There’s a pair of infinite runners, Poly Runner and 405 Road Rage. My description of Poly Runner can basically end there as it has so little content or depth in it that there’s little more than “move forward while avoiding things.” 405 Road Rage tries a little harder by giving you money to buy new cars and upgrades for your runs. Unfortunately, your goal in 405 Road Rage is to avoid other cars on the highway and their spawns are 100% randomized. This means it’s completely possible for a group of cars to spawn in a totally impassable line, leaving your runs to be luck based rather than skill based.
There’s also a pair of first person wave-based shooters in the form of Jurassic Survival and Alpha Turkey Hunt. They’re both basically the exact same game: you stand in one spot and get a gun and you need to shoot enemies before they reach you. The only major difference between them is that Jurassic Survival has you awarded guns for surviving long enough, while Alpha Turkey Hunt lets you earn money for kills that you can use to buy more guns. If you have to play one of them, I’d suggest avoiding Jurassic Survival a little harder. The night environment and poor placement of foliage make it far more difficult to see enemies until they’re right on top of you. That said, both are only notable for how boring they are and I wouldn’t suggest playing either.
The other four games rounding out the package are all from different genres. Puzzle fans get Gumi no Yume, a super simplistic puzzle game where all you need to do is push around gummy shapes to be on floor panels of the same color in a limited amount of steps. It’s about 30 levels of this, none of which change it up or introduce new ideas. There’s also Space-Bit Attack for classic arcade game fans. If you took Space Invaders and turned it into a first-person game then you should have a good idea of what Space-Bit Attack is. It also is just as simple as Space Invaders, with the game containing little more than being able to shoot at an oncoming alien hoard until you die.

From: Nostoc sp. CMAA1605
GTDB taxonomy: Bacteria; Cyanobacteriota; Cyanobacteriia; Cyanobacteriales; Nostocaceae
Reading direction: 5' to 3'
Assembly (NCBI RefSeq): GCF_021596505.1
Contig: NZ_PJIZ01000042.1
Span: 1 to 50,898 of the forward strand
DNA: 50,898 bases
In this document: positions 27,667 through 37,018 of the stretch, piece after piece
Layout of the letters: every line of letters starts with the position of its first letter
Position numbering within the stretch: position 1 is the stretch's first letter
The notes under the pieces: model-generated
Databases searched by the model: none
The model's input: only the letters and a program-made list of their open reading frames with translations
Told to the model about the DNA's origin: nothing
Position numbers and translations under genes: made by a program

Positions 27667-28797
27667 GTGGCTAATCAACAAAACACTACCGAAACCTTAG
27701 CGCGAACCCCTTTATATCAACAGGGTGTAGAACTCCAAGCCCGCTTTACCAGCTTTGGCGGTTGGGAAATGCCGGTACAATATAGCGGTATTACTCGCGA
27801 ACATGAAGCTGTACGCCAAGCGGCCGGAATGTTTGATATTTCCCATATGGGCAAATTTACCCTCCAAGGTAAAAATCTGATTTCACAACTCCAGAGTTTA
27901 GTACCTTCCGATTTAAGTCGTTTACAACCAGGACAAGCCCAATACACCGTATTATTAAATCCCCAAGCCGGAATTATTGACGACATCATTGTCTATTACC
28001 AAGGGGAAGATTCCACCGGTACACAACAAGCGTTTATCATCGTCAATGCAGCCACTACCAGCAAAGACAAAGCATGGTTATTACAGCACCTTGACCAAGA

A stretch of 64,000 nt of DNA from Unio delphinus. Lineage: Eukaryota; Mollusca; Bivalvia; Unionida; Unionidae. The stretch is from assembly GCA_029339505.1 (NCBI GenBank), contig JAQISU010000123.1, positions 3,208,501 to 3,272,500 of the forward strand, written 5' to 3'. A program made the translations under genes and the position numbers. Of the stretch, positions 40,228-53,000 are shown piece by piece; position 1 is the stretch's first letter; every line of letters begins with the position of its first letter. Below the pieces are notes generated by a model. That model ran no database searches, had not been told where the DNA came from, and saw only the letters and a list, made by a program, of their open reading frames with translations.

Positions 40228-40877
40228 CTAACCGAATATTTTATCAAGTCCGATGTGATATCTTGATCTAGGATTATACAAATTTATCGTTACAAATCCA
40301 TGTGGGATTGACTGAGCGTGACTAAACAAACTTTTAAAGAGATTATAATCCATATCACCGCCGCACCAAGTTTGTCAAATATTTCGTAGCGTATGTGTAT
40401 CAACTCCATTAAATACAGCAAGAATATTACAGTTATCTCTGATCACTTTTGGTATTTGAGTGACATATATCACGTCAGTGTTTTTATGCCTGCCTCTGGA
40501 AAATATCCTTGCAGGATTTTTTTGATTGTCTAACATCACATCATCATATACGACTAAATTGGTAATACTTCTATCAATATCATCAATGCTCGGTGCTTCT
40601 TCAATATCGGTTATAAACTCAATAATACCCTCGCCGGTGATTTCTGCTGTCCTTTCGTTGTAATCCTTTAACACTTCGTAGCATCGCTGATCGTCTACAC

To keep up with the idea of “other game but in VR now”, Z-Strike plays just like any AC-130 segment in basically every modern military shooter on the market. You fly around in a drone armed with three guns: the one-shot big one, the five-shot middle one, and the machine gun small one. Each of these guns behaves exactly as you expect them to, and before long you’ll be mowing down waves of zombies that can’t fight back or do anything interesting. As you kill them you can upgrade your guns too. At one point I nearly fell asleep while playing, which for a VR game is seriously impressive for all the wrong reasons. The final game in the package is Sisters, but calling it a game is a bit of a stretch. It’s more of a five-minute movie with a quick jump scare at the end.
More than anything else, I feel sorry for Dreadhalls. It is, frankly, too good to be stuck in Herocade. Of all nine games, only Dreadhalls is worth playing and even remotely fun. Many of the others are the type of super short VR projects that most companies have already grown out of, and it turns out slapping a bunch of them together doesn’t make them any better. This is the ultimate case of why quality always beats quantity.
Heocade is composed of 9 games, and of those 8 of them are terrible. Only Dreadhalls is worth playing, but maybe it's better to wait and see if it gets a cheaper individual release than being stuck in this horrid collection.
- Dreadhalls is Fantastic
- The FPS Games are Similar, Boring
- Most of the Games Suffer From Lack of Depth
- Both Infinite Runners are Not Much Fun
- Sisters Fails as an Experience, Too Short
- Connecting Story is Silly, Pointless